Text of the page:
If you have ever used used Ubuntu, you know that the root account is disabled. This is because the root password is not set in Ubuntu, you can assign one and use it as with every other Linux distribution. That anyway is another story. On normal Ubuntu Linux computers you need to use sudo to act as root.
I like using sudo, I'm not using Ubuntu anymore. The first thing I do when I install a new Linux is to usevisudo to edit the sudoers file. And I always give my account root rights, then I can run commands as root without switching users.
The best way to understand the sudo command, and the rules in sudoers file, the funny way is by this comics.
The two best advantages about using sudo command are:
- Restricted privileges
- Logs of the actions taken by users
In order to use sudo you first need to configure the sudoers file. The sudoers file is located at/etc/sudoers. And you should not edit it directly, you need to use the visudo command.
Once you enter visudo command, you will see something like this:
# This file MUST be edited with the 'visudo' command as root.
# See the man page for details on how to write a sudoers file.
# Defaults env_reset
# Host alias specification
# User alias specification
# Cmnd alias specification
# User privilege specification
root ALL=(ALL) ALL
Almost all lines are commented out, the one that matters in this sudoers file example is:
root ALL=(ALL) ALL
This line means: The root user can execute from ALL terminals, acting as ALL (any) users, and run ALL (any) command.
The first part is the user, the second is the terminal from where the user can use sudo command, the third part is which users he may act as, and the last one, is which commands he may run when using sudo.
sudoers examplesoperator ALL= /sbin/poweroff
The above command, makes the user operator can from any terminal, run the command power off.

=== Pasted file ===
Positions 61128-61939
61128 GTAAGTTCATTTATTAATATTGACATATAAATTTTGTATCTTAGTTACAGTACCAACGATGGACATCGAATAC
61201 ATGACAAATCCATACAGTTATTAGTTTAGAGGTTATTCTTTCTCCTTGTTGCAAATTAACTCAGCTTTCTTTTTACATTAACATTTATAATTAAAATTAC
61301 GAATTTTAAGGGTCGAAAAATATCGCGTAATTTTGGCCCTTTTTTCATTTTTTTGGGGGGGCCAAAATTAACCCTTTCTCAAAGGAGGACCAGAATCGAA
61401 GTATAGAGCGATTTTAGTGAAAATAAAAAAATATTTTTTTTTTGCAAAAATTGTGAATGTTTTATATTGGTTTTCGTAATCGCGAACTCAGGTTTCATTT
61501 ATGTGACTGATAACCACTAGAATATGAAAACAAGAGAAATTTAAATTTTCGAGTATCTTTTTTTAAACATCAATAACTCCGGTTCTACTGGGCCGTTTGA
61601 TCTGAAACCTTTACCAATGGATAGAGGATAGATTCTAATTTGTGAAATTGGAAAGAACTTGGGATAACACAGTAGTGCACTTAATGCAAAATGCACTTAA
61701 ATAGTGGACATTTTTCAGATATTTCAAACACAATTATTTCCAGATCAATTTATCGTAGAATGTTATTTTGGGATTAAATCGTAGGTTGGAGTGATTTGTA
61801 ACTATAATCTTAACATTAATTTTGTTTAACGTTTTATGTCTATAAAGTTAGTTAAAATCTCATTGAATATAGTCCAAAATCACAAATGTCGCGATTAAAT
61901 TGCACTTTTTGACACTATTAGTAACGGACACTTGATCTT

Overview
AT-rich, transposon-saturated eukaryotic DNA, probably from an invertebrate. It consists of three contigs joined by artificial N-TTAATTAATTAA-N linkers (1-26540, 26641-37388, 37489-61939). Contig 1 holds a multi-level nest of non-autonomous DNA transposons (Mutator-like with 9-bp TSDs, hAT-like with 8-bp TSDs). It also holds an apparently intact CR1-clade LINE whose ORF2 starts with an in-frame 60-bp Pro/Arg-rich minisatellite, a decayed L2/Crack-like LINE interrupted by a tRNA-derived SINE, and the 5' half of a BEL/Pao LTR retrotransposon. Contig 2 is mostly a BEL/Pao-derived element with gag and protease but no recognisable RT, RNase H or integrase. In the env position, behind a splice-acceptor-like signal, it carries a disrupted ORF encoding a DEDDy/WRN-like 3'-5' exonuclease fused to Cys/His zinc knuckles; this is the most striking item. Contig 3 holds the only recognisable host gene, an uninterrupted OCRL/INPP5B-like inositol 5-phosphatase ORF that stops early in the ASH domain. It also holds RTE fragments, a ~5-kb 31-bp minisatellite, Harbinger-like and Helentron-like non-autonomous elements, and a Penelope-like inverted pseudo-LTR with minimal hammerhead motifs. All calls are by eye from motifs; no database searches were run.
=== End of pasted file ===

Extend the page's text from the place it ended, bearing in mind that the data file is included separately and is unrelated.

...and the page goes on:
You can also create aliases for: users -> User_Alias, run commands as other users -> Runas_Alias, host -> Host_Alias and command -> Cmnd_Alias
User_Alias OPERATORS = joe, mike, jude
Runas_Alias OP = root, operator
Host_Alias OFNET = 10.1.2.0/255.255.255.0
Cmnd_Alias PRINTING = /usr/sbin/lpc, /usr/bin/lprm
As you can see the alias OPERATORS includes the users joe, mike and jude, the alias OP includes the users root and operator, alias OFNET includes the network 10.1.2.0 (all the C class), and the command alias PRINTING includes the commands lpc and lprm.
So, a typical sudoers file may look like this:
go2linux ALL=(ALL) NOPASSWD: ALL
You may want to read sudoers man page
Considering that you are still reading here a bonus:
visudo command uses vi as the editor here some tips to use it:
- Switch to root, (su root), then run visudo, (as above).
- Find where it says "root ALL=(ALL) ALL".
- Type "o" to insert a new line below it.
- Now type what you want to insert, eg "username ALL=(ALL) ALL".
- Hit esc to exit insert-mode.
- Type ":x" to save and exit.
Yes, changing the default visudo editor is easy.
And just because of your dedication, and still reading until here, I'll show you how to set nano or vim to use with visudo command as default editor.
Using vim with visudo
export VISUAL=vim; visudo
Using nano with visudo
export VISUAL=nano; visudo
source : http://bencane.com/